A common way to cool products is through the use of a cooling water system. In a cooling system, ambient or chilled water is used to cool hot products. The product transfers its heat with the cooling water (for example through the use of a heat exchanger) and then the water in turn is cooled. Most cooling systems accomplish this through the use of a cooling tower. Cooling towers make use of the cooling effect of evaporating water. Allowing a small portion of the water to evaporate into a moving air stream provides significant cooling to the rest of the water. While cooling towers are efficient ways of cooling water, they are also known to breed dangerous pathogens such as legionnaire’s disease. Therefore, although as we will discuss there are situations where we need to be pogem cooling water, under no condition should anyone taste cooling water חמירא סכנתא מאיסורא.
Shulchan Aruch (Y.D. 92:5) says “if a drop of milk falls on the outside of a pot (of meat) that is next to the fire … it can penetrate into the pot, and is as though it fell inside the pot”. Taz Y.D. (92:21) says that this halacha even applies to a kli rishon that was removed from the fire. Rav Belsky and Rav Schachter have said that this halacha does not apply to a kli sheini1. Let us see how to apply this halacha to a cooling water system.
Kli Rishon shelo al ha’aish:
If cooling water is circulated around a hot kettle even though the steam is off (kli rishon shelo al ha’aish) the water can be boleya ta’am from the kettle. If this kettle is not kosher, the cooling water will become non-kosher. If this water is recycled and then used to cool a hot kosher kettle, the kosher food can become non-kosher as well.
In this situation:
- One must either drain the cooling system before a kosher production.
- Or add a davar hapogem. Because cooling systems always lose a certain percentage of their water due to evaporation, fresh water is always being added.
Therefore, a davar hapogem (such as Bitrix) must be metered in with the fresh water to retain the proper level of pegima at all times. The OU works with certain boiler maintenance companies that can set up metering systems. (As mentioned earlier one should not taste the water from a cooling system to see if it is sufficiently pagum, since it may contain harmful bacteria.)
Cooling water in a heat exchanger:
A very common method for cooling products is with a heat exchanger. Hot product is pumped from the kettle through the product side of the heat exchanger while cool water is pumped through the opposite side. If the walls of the heat exchanger become saturated with heat, we will treat the heat exchanger like an extension of the kli rishon and cooling water that shares a wall with the assur product will become assur.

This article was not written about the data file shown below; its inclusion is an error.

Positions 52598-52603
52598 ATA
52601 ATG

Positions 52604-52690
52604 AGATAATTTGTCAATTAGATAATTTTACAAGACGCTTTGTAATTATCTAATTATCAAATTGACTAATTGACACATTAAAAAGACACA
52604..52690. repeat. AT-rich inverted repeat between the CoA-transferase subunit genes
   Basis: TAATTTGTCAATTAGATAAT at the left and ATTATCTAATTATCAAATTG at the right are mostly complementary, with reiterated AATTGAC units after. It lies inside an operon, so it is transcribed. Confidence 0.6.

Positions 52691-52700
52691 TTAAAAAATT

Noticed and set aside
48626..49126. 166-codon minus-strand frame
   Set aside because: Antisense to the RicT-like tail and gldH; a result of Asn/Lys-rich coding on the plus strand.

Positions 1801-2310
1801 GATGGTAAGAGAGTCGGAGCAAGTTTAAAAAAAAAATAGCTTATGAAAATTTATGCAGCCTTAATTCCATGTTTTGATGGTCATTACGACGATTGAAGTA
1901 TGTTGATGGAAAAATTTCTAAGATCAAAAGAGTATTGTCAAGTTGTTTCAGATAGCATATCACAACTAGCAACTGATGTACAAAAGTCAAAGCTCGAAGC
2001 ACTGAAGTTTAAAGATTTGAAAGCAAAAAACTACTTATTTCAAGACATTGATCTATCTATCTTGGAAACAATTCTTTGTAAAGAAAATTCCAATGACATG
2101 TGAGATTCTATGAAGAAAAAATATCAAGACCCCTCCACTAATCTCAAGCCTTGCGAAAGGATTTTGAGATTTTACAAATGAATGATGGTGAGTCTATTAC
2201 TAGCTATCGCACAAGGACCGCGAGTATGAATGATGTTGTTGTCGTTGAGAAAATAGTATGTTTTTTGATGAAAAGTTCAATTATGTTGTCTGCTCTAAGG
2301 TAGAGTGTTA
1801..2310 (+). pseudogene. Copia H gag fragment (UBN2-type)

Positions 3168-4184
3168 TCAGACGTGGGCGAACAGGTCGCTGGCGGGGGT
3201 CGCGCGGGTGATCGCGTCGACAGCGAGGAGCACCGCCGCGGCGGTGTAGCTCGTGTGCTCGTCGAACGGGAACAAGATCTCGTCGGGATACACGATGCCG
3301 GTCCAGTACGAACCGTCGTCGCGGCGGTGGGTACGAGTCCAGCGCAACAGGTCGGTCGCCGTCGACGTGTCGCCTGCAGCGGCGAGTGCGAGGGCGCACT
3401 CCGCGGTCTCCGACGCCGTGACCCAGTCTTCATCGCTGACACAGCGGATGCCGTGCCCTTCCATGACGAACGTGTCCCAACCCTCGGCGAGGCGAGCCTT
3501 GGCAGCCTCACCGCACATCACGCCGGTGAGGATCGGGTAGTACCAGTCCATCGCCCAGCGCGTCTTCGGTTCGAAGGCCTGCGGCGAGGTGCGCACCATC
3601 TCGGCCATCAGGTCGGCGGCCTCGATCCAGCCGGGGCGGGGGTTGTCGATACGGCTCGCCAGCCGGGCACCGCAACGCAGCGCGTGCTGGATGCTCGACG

However, if the cooling water exits the heat exchanger while it is still below yad soledes, then we assume that the entire thickness of the plate did not become hot and no ta’am transferred to the water. For example, in one cooling system that was reviewed recently, the cooling water entered the heat exchanger at 80 F and exited at 90 F. Although the non-kosher product being cooled was 200 F, the company did not allow the cooling water to increase more than 10 degrees since their cooling tower only had 10 degrees of cooling capability, and the cooling equipment was not rated for hot temperatures. Every cooling system is different but this is a question that is worth asking.
Another common scenario involves chilled water that is used to cool product after it has initially been cooled in a regen system. HTST pasteurizers typically have a regeneration section (hot product against cold product) to most efficiently heat and cool. Though it is difficult to determine the exiting temperature of the product from the regen section, still even if it were surely above yad soledes, at this point the product is no more than a product exiting a kli sheini. It has already lost much of its heat as it traveled through the regen section with its difanos mikareros. When it finally enters the chilled water section it can no longer cause a bliya through the walls. In this case there is no concern of recirculation.
Cans exit a retort and are dropped into a cooling bath. This is a situation of cham l’toch tzonen and only a k’dei klipa of water can become assur. So long as the water in the bath always remains below yad soledes, Rav Belsky has said that we need not be concerned that the water becomes assur. He considers the kdei klipa in this case to be like a mashehu. Even thousands of these kdei klipos are still such a small amount that we can assume that they will always be batel in the overall bath.
- Cooling water against a hot pot can transfer ta’am
- In such cases the cooling water must be drained or made pagum
- Cooling water through a heat exchanger where the water gets above yad soledes transfers ta’am.
- If the water remains below yad soledes, there is no transfer of ta’am.
- If cooling water cools product that was initially cooled, such as in a regen system, it is like a kli sheini and will not transfer ta’am.
- A cooling bath for cans is not a problem, so long as it always remains below yad soledes.
- Irui kli rishon into a kli is only maflit a kdei klipa of the kli. The liquid in the kli is then considered a kli sheini and is not more chamur than the irui. Similarly, when kashering a kli sheini it is sufficient to kasher with irui, since that is how the bliya entered.